I always struggled
I always struggled to find something to stick with, always curious, and always helpful (read: pleasing others). But also full of anxiety. Escaping in fiction. Having difficulty confronting the real world.
This frustration with the unfairness and hardship of life led me into my 1st existential crisis at ~15 years old. During in a particular difficult moment in the crisis, I had a realization: Life is meaningless, so I have to give it meaning.
That realization, which truly saved me from throwing myself in front of a speeding train, set myself on the path of finding my purpose.
Over the following years, I cycled through all kinds of ideas and life goals. But every time I gave meaning to something that I wanted to pursue, I procrastinated and stopped with it. (I have an endless list of unfinished projects, so much time wasted.)
I found out that I followed a purpose not of my own volition, but because I thought that others would find it a worthy goal to pursue. Here again the part of me emerged that wants to please others.
The fact that my curiosity led me to so many interests only complicated the matter. I was rapid cycling through interests and Life Goals(TM) almost every quarter.
Pride & Shame
Proud of becoming the father of our lovely son, I was again confronted with reality—big time.
I felt the cloak of responsibility weigh down heavily on my shoulders.
So no wonder that during the first months of being a dad, I went through my 2nd existential crisis. Which only the love for my son made me keep it together.
I quit my job and took a sabbatical for eight months. During which I spent my time as a stay at home dad. There I was trying to figure out my life's purpose while simultaneously easing my never-ending anxiety about how well we were taking care of our son. (I still feel ashamed telling you this, but the first two months I was so afraid of making our son ill, that I didn't dare kiss him on his lips or cheek. At the same time, my hands were raw from continually disinfecting them a bazillion times a day.)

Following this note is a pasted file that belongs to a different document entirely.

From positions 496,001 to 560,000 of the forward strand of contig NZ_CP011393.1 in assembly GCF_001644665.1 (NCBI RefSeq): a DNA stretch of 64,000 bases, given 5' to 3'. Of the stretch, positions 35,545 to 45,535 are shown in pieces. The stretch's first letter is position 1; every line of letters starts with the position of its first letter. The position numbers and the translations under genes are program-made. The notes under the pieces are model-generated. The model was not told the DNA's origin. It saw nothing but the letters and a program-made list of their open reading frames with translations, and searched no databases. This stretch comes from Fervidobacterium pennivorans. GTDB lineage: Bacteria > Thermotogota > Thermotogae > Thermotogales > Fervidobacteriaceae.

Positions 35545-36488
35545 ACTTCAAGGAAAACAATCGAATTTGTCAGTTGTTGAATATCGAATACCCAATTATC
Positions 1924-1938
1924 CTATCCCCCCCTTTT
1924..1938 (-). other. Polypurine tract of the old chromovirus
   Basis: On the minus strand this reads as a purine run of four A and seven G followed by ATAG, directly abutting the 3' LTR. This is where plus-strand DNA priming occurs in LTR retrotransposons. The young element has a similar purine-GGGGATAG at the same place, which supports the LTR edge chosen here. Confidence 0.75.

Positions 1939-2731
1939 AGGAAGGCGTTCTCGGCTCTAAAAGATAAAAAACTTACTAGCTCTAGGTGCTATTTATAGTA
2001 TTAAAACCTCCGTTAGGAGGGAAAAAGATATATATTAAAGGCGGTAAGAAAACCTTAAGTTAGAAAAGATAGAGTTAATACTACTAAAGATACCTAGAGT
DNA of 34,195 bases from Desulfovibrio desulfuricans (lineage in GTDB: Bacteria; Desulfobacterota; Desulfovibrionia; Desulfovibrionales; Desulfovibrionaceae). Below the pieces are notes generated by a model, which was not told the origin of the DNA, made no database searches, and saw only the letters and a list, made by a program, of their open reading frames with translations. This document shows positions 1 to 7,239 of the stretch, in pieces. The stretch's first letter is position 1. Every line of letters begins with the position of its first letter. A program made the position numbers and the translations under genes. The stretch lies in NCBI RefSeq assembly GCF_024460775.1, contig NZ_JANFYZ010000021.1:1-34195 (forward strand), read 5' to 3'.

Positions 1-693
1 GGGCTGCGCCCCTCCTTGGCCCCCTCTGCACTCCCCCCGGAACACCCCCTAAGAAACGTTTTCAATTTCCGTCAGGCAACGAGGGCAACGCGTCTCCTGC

In that period, I did have a lot of time to think about life. Thus I thought I'd found it [my purpose].
I set onto the path to becoming a software engineer. I surmised that "Building things that scale makes it possible to impact more lives positively, no matter what goals I will pursue."
I successfully taught myself to program and went to work a corporate job as an engineer.
Rage against the dying of the light
Fast forward 18 months. My daughter was born.
Things went real bad real fast.
After helping my wife give birth to our daughter (insofar I could help as a man), we barely held her for 5 minutes. Then suddenly, our newborn girl was taken away, not to be held in our arms for another three months...
I can still remember myself in the hospital's car park, screaming the loudest I ever had.
What followed was the worst three months of our family's life.
- Three hospitals.
- Seven life-saving procedures.
- Two ECMO machines.
- 180 injected needles.
- Twenty-three different drugs on continuous IV-drips.
- Four liters of donated blood.
- Two months without our two-year-old son.
- Three months of not being able to hold our baby girl while she was fighting against eternal darkness.
After five weeks of pure torture for our baby girl, the moment came where we had to say goodbye.
Doc: "If you want to hold her while she passes away, now is the time."